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Fine-scale malaria burden evaluation tools from the ACT Consortium applied in Malawi

30 June 2014

The Malawi-Liverpool-Wellcome Trust Clinical Research Programme (MLW) have joined a team of experts on a five-year malaria control programme around a gamepark in Southern Malawi. The researchers will apply the Easy Access Group (EAG) and continuous Malaria Indicator Survey (MIS) tools they developed with the ACT Consortium.


The large project – a joint effort with African Parks who manage the
Majete Wildlife Reserve in Chikhwawa district – is part of their strategy to serve both conservation interests and development of the nearby communities simultaneously.

Since 2003, the Majete Park has been restored into an environmentally and financially sustainable park, re-introducing a wide range of animals and becoming an increasingly successful tourism attraction.

Recognising that the high burden of malaria can severely undermine the achievements of any development programme, a diverse team of malaria researchers have been asked to lead a five-year malaria control programme in the area in close collaboration with the National Malaria Control Programme, Africa Parks and local NGO ‘The Hunger Project’.

‘Supporting communities to fight malaria’


During the five years, the team will support the implementation of the WHO recommended Scale-Up-For-Impact (SUFI) strategy. They will also assess promising control options, including targeted larval source management and structural house improvements.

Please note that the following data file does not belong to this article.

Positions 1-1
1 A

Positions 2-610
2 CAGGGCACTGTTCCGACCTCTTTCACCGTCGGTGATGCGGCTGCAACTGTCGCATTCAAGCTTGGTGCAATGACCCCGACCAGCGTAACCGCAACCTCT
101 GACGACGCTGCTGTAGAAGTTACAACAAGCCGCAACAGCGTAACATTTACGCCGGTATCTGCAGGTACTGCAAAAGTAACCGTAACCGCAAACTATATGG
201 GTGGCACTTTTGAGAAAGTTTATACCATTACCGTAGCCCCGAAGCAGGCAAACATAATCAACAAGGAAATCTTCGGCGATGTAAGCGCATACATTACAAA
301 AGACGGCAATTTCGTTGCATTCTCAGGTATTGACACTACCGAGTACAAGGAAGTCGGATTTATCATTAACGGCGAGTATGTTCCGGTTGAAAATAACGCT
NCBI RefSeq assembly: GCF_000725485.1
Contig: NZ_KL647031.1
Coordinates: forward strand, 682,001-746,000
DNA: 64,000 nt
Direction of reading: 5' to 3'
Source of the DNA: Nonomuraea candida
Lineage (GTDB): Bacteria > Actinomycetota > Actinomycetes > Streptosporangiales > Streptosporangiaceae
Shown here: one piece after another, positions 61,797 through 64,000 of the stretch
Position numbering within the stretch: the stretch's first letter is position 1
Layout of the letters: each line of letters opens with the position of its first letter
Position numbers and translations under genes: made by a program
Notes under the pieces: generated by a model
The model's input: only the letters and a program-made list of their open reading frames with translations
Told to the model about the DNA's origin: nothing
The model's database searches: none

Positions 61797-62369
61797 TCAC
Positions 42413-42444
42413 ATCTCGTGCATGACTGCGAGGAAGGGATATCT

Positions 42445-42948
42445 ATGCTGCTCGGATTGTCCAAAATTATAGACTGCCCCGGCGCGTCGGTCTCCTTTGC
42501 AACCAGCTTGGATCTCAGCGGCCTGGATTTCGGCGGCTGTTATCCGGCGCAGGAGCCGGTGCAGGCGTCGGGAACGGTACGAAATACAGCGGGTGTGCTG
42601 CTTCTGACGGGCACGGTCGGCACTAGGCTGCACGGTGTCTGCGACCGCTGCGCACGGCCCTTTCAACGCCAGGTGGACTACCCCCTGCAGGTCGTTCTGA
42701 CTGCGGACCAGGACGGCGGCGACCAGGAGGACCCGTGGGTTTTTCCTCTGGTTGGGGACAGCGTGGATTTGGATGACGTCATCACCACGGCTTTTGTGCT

The project will have a strong focus on community involvement, in order to strengthen sustainability and empower communities. If successful, it could substantially reduce malaria-associated morbidity and infection, lead to a strengthened health system in the area and provide a potential model for integrated control.

Dr Anja Terlouw from MLW, also Principal Investigator at the ACT Consortium, said: “We are delighted to join this important project, which brings together a strong combination of partners including government, a strong private partner, an NGO and researchers with a wide range of expertise. We are confident this adds up to a critical mass that can successfully support communities to fight malaria in one of the districts in Malawi with the highest malaria burden, by combining known effective methods to control malaria with cutting-edge scientific tools and evaluation methods.”

Applying Monitoring and Evaluation tools to guide malaria control
 

Dr Anja Terlouw will lead the evaluation of malaria burden changes, together with statistician Prof Peter Diggle. Supported by a postdoctoral researcher and Malawian statistics PhD candidate Mike Chipeta, the team will oversee the implementation, data analyses and interpretation of a comprehensive malaria surveillance system.

This will include two tools that were developed by the team as part of the ACT Consortium over the past years: the Easy Access Group (EAG) and the continuous Malaria Indicator Survey (MIS) tools. Surveillance will focus on determining malaria transmission hotspots and control progress to guide more targeted control efforts.

The researchers in the project are affiliated with the College of Medicine in Malawi, the Universities of Wageningen and Amsterdam in the Netherlands, as well as MLW and its partners University of Lancaster and Liverpool School of Tropical Medicine in the UK.

Photo credit: Janet Storm

Photo credit (homepage): Elson Kambalu

Further information

Research Themes


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